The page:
We can pick up and follow as a main theme running through the gospel from beginning to end, which is that in Jesus ‘God is with us’.  This comes early in the gospel with the naming of Jesus as a fulfilment of the quotation from Isaiah, ‘they shall call his name Emmanu-el which means “God with us”’ (1:22-24). Strangely to contemporary ideas about a name, just before this Joseph is told to name the son born by Mary as ‘Jesus’ – a Hebrew word that means ‘God saves’ and Jospeh is told ‘he will save his people from their sins’. To the Hebrew way of thinking, ‘name’ is the essence of the person, so while ‘Jesus’ is how he was addressed, his deeper role is that he is ‘God present in the world’.  This ‘withness’ of God is picked up in subtle ways through the gospel, which an alert reader can catch. In the last verse, the resurrected Messiah says, ‘Behold: I am with you to the end of this time.’

Watching for such echoes, resonances and highlighted points is one of the pleasures of reading Matthew slowly and carefully.  Other themes that one can follow are the nature of the church – Matthew is the only gospel to use that term, and he devotes one of the five discourses to what church will be. There is the consideration of what it means to be ‘the Messiah’, including the paradox of a saviour and rescuer who has to undergo death.  ‘Kingship’ starting with the heir to David is another aspect that is shown to be ‘not as expected’.

When reading, it is helpful to understand how Matthew uses some subtle connections that are not openly made explicit.  This begins in the opening verses. Into a genealogy of Jesus, based on the usual form of listing father to son, Matthew inserts four women. One who is familiar with the Older Testament would see that they are ‘irregular’ in some way, not Jews in some cases, or not in the normal birth order, but using the practice of ‘levirate’ – whereby a brother is to have relations with his widowed sister-in-law so her child is accepted as belonging to the dead brother. (This preserves his line, and also assures her of support in a patriarchal society.) Matthew hints these four irregularities show us something about his final point in the genealogy which at the end we see is the line of Joseph, who is not his father in the natural way, as Mary’s child is of the Holy Spirit.  Matthew does not ‘explain’ any of this, but leaves it to the reader to work out the meaning.  While reading the gospel from the beginning, other almost hidden connections can be found.

There are more paths that can be taken. Many bibles have notes connecting a passage in Matthew to the Older Testament, and also to the other gospels, and one can look these up and see what further light they throw on Matthew.

Matthew stresses the authority with which Jesus speaks, most strikingly over aspects of the Law in 5:20-48. While he is not writing a ‘biography’ of Jesus, the author’s own belief and reverence can lead to ‘meeting’ Jesus in our own lives.  Underlying all of this is love, God’s love for us, our loving response to that, and love as the way we live in the world with others.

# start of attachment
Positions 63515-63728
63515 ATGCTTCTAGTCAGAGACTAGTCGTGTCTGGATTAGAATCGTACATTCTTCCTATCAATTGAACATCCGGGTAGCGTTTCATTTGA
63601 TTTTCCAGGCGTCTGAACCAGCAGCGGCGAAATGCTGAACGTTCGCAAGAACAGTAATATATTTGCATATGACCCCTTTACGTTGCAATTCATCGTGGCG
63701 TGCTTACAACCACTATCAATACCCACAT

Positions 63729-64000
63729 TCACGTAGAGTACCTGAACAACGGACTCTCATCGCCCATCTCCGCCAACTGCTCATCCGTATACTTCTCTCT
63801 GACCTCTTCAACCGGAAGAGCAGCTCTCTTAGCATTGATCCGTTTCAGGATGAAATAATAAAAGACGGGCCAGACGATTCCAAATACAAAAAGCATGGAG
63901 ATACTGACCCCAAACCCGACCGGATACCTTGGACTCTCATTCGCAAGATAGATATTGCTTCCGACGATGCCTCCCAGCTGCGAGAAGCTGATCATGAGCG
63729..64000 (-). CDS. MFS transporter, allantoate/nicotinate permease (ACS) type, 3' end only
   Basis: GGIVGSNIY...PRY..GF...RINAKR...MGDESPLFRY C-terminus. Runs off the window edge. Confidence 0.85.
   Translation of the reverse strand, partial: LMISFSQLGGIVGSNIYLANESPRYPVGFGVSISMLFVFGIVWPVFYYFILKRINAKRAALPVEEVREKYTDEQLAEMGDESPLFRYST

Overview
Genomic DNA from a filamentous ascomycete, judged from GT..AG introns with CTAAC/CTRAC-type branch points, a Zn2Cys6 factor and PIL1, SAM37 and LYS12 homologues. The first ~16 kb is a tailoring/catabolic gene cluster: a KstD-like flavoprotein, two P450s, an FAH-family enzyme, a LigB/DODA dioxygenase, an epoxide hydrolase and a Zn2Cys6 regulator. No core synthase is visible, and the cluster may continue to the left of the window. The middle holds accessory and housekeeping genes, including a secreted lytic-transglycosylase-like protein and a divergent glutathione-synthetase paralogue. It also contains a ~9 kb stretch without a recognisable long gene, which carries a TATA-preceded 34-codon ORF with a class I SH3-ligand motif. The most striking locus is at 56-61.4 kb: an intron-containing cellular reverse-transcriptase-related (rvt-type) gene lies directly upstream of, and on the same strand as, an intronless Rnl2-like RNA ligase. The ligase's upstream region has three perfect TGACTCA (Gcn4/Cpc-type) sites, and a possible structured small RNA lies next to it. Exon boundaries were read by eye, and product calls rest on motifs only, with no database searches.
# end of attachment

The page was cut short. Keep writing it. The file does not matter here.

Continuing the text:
If you want to study Matthew in more detail, there are a bewildering number of commentaries, at levels from beginner to scholarly ones noting the Greek and comparing various interpretations.  There are also books on the historical background, or the way people lived at the time. Some editions of the bible have study notes.  Many sources can be tracked down online as well. All these show varying interpretations, which indicate that there is an openness to finding the meaning, and we can make our own choices. If you want a thorough guide from Catholic scholars, two of about 300 pages are Daniel J. Harrington, SJ, who stresses especially the Jewish aspects not widely understood, and Rudolph Schnackenburg. I have over a dozen commentaries I check when writing the notes for Sunday readings. My notes are designed to be useful background to particular passages and offer some suggestions but leave the readers to their own reactions to the text .

The most important thing as I see it is for everyone to engage with the text itself and doing this prayerfully so that it can ‘speak to you’ and you find what it means for your relationship with Jesus, and how you want to live your life in Christ and with others.

To use a modern term, this reading should be ‘interactive’ with the text. We may come with questions, find answers, find new questions to consider. Readers may be comforted and consoled, inspired or energised, angry or pained over what happened to Jesus and how standards of the world (or in the church!) around them seem to fail to have gospel values. Easily overlooked is being amused, as Jesus used his sense of humour often to make serious points.  Readers should certainly expect to be challenged to change their attitude and actions.

Another text of the New Testament tells us, ‘The word of God is alive and active…discerning the thoughts and intentions of the heart.’ (Hebrews 4:12) The adventure of encountering Jesus as a loving presence in our lives, as Matthew himself did, lies open before us in this Year A.  May it be a blessing to us all!

Joan Griffith, 2022